In the past few weeks, I’ve written two posts focused on communication: Smart People Who Disagree With You and Talking to People You Disagree With. Both posts have touched on the importance of listening, which is critical not just in disagreements, but in any kind of communication.
Today, I want to dig a little deeper into listening and offer you three key focus points to help you be more effective.
The other night I heard a politician I strongly dislike say something I completely agreed with. My first thought was, “Ugh. I can’t believe I’m agreeing with this person.” My second thought was, “Clearly this person doesn’t mean that. They’re just saying it for political purposes.” Luckily, my third thought was, “What the heck is wrong with me?” Our knee jerk reaction to a disliked messenger is to immediately dislike, disregard, or disbelieve the message. In the same way, we tend to respond positively to a message shared by someone we like, admire, or respect.
Don’t get me wrong: the source is important. Credibility and context matter. However, we always have to make sure we hear and evaluate the actual message by focusing first on what they’re actually saying. Otherwise, we’re a disservice to the speaker and to ourselves. My current boss, who I adore, can (and sometimes does) have a bad idea, and a previous supervisor, who I disliked intensely, had a fair number of good ideas. During his tenure the importance of listening to the message was critical for me, because several times my complicated feelings about him as a person came very close to negatively impacting my job performance.
People often speak in shorthand, catchphrases, and buzzwords. That isn’t inherently a bad thing, as it can quickly and easily convey a complex idea. However, as a listener it’s important to make sure that you understand exactly what is behind the slogan, soundbite, or jargon. For example, this post by the Newman Group explains how easily corporate buzzwords can be misunderstood during job interviews. I’ve also seen situations where people waste a lot of time because they have different understandings of what they’re being asked to do. Thinking about the meaning is also important if you’re following politics and current events. During the COVID pandemic, for example, there have been a lot of misunderstandings about the specific meaning of terms like “flattening the curve”, “waves” versus “peaks”, and so on.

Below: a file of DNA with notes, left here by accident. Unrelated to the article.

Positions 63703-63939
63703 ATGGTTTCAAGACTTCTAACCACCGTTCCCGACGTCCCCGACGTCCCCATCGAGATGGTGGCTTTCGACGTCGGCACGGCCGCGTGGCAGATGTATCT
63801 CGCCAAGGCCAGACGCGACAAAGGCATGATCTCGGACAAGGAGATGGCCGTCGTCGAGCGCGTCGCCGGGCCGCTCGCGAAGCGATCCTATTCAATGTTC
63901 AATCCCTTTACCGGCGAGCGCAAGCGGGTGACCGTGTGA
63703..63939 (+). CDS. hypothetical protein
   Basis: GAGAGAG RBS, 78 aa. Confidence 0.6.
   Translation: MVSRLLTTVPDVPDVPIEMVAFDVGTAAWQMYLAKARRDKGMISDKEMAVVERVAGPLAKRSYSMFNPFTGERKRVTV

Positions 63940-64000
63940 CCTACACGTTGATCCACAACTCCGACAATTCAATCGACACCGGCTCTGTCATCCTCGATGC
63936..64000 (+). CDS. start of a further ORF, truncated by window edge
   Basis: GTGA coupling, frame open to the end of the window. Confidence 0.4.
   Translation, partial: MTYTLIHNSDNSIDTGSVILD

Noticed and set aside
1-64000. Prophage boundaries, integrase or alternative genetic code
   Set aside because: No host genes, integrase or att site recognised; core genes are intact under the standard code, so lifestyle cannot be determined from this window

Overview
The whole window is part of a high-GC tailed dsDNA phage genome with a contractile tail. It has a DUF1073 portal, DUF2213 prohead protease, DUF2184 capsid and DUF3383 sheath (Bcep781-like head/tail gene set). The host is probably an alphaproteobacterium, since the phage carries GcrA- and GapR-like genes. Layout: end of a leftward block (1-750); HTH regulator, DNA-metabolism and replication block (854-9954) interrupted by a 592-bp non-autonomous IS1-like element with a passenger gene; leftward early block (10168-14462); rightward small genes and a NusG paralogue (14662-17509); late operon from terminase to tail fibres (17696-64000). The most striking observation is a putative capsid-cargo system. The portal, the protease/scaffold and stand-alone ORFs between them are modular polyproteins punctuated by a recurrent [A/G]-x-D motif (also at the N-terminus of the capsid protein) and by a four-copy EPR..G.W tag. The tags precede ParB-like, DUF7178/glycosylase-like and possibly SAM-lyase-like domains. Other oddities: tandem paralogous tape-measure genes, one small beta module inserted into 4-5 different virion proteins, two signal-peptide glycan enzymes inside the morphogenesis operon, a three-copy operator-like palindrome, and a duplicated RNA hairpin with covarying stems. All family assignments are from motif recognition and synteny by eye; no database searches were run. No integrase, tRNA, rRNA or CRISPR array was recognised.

With any message, but especially with shorthand messages, you need to ask yourself two questions. First, does it have a universal meaning you understand? Second, are you sure that meaning is the same thing the speaker is trying to convey? Slogans and titles are great conversational shorthand, if everyone is clear on what they mean. If you aren’t 100% sure, dig a little deeper, through asking questions or doing a little bit of research.
A big part of effective listening is how you approach it. Hearing is passive, but listening is active, and it starts with your attitude. The way you mentally frame what you’re doing makes a huge difference in how effective you’ll be. If all you’re looking for is something that will confirm your existing beliefs, give you something to be angry about, or give you something to mock, you aren’t going to be able to fully consider the message or the meaning. Set objectives for yourself, be mindful of those objectives, and hold yourself accountable. Here’s the attitude I try to maintain while listening:
I want to learn. I want to understand. I want to make the best decisions. I am open to all possible outcomes.
Depending on the situation, I might add to those goals, or tweak them a little, but that general focus helps me stay engaged, clearly understand, and thoughtfully evaluate what I’m hearing.
Are there challenges you face in communication, or strategies you use for effective listening? Let me know in the comments!